Consumer Health Digest #07-31

Your Weekly Update of News and Reviews
August 14, 2007

Consumer Health Digest is a free weekly e-mail newsletter edited by Stephen Barrett, M.D., and cosponsored by NCAHF and Quackwatch. It summarizes scientific reports; legislative developments; enforcement actions; news reports; Web site evaluations; recommended and nonrecommended books; and other information relevant to consumer protection and consumer decision-making.

Antioxidants for cardiovascular disease flunk another test. A 10-year double-blind, placebo-controlled study has found that women at high risk for cardiovascular disease derived no benefit from taking vitamin C (500 mg/day), vitamin E (600 international units every other day), or beta carotene (50 mg every other day). The researchers looked at the incidence of myocardial infarction, stroke, coronary artery surgery, and cardiovascular disease death among 8171 female health professionals, 40 years or older, with a history of cardiovascular disease or 3 or more cardiovascular disease risk factors. [Cook N and others. A randomized factorial trial of vitamins C and E and beta carotene in the secondary prevention of cardiovascular events in women: Results from the Women's Antioxidant Cardiovascular Study. Archives of Internal Medicine 167:1610-1618, 2007] Although epidemiologic evidence suggests that diets rich in antioxidants may lower the risk of cardiovascular disease, most clinical trials have found no such benefit from taking antioxidant supplement products. Thus, widespread use of these products for this purpose does not appear warranted.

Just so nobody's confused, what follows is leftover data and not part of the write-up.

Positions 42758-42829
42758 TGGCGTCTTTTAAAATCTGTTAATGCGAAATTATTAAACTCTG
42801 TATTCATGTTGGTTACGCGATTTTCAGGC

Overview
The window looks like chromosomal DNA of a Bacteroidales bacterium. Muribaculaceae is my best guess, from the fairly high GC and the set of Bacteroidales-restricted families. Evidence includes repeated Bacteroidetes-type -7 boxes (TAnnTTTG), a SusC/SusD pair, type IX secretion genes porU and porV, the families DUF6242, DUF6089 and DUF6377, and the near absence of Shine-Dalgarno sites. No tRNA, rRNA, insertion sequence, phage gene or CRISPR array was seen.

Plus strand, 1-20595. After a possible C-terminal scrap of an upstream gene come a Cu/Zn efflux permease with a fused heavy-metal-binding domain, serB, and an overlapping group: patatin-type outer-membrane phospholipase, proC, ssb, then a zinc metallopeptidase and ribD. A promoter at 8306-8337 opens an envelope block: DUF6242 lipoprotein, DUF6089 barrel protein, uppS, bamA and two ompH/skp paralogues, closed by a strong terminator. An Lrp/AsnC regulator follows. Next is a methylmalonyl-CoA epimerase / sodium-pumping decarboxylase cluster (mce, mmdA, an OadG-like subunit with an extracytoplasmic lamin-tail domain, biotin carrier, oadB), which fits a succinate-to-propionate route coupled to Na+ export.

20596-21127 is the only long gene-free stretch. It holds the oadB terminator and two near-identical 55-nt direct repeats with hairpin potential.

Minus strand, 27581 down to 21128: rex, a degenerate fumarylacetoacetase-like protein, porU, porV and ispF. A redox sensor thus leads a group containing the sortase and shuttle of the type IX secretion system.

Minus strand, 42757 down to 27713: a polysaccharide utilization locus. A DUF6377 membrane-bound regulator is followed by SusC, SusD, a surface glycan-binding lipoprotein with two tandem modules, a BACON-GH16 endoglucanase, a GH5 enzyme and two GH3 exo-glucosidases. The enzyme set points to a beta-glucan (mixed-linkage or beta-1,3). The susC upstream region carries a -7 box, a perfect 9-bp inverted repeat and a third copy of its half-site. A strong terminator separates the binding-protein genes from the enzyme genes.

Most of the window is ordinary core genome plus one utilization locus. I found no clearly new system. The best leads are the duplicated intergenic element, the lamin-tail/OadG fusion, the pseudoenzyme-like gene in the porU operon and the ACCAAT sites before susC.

FTC subpoenas food advertisers who target children. The Federal Trade Commission has sent subpoenas to 44 food and beverage companies asking how they market to children. Congress ordered the FTC to do this because of concern about high rates of childhood obesity. In 2004, children ages 2 to 11 saw on average more than 25,000 TV ads—including about 5,500 food ads—mostly for “junk food.” In a recent speech, FTC Commissioner stated: "While it may be debatable whether advertising and marketing are part of the obesity problem, there is no question that they must be part of the solution." [Leibowitz J. Childhood obesity and the obligations of food marketers. FTC-HHS Forum on Childhood Obesity, July 18, 2007]

FTC seeking refunds for abdominal belt customers. The FTC has asked a federal district court to order the marketers of Ab Force to return money to consumers who purchased their belts based on the marketers’s advertising claims. The ads made false and unsubstantiated claims that using their electronic muscle stimulation belt caused weight loss and well-defined abdominal muscles, and was an effective alternative to regular exercise. In 2005, the Commission upheld an administrative law judge’s ruling that the marketers violated federal law by making the deceptive claims. The Fourth Circuit Court of Appeals upheld the decision in August 2006. The FTC says that Telebrands Corp., TV Savings, L.L.C., and Ajit Khubani sold more than 700,000 Ab Force belts and accessories, earning approximately $16 million. [FTC asks court to order Ab Belt makers to return money to consumers. FTC news release, Aug 2, 2007]

Scientology accused of harassing author. Paulette Cooper, author of the 1971 book The Scandal of Scientology, has written a detailed account of the trouble she had following publication of her book. The article is posted on

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